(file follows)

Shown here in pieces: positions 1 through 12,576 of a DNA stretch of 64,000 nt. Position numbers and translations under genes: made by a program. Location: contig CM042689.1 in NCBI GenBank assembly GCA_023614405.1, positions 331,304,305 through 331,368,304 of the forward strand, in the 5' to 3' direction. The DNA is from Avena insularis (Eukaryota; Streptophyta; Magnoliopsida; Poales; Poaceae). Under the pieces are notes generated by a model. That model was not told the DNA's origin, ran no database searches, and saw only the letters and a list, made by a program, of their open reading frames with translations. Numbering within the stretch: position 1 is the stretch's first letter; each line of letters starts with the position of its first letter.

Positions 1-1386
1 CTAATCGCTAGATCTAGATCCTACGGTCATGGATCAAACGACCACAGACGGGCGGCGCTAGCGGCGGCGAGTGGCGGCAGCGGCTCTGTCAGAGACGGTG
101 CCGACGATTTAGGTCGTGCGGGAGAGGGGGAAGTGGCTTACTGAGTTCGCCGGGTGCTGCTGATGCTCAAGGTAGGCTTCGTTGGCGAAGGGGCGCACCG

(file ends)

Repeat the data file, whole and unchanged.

Shown here in pieces: positions 1 through 12,576 of a DNA stretch of 64,000 nt. Position numbers and translations under genes: made by a program. Location: contig CM042689.1 in NCBI GenBank assembly GCA_023614405.1, positions 331,304,305 through 331,368,304 of the forward strand, in the 5' to 3' direction. The DNA is from Avena insularis (Eukaryota; Streptophyta; Magnoliopsida; Poales; Poaceae). Under the pieces are notes generated by a model. That model was not told the DNA's origin, ran no database searches, and saw only the letters and a list, made by a program, of their open reading frames with translations. Numbering within the stretch: position 1 is the stretch's first letter; each line of letters starts with the position of its first letter.

Positions 1-1386
1 CTAATCGCTAGATCTAGATCCTACGGTCATGGATCAAACGACCACAGACGGGCGGCGCTAGCGGCGGCGAGTGGCGGCAGCGGCTCTGTCAGAGACGGTG
101 CCGACGATTTAGGTCGTGCGGGAGAGGGGGAAGTGGCTTACTGAGTTCGCCGGGTGCTGCTGATGCTCAAGGTAGGCTTCGTTGGCGAAGGGGCGCACCG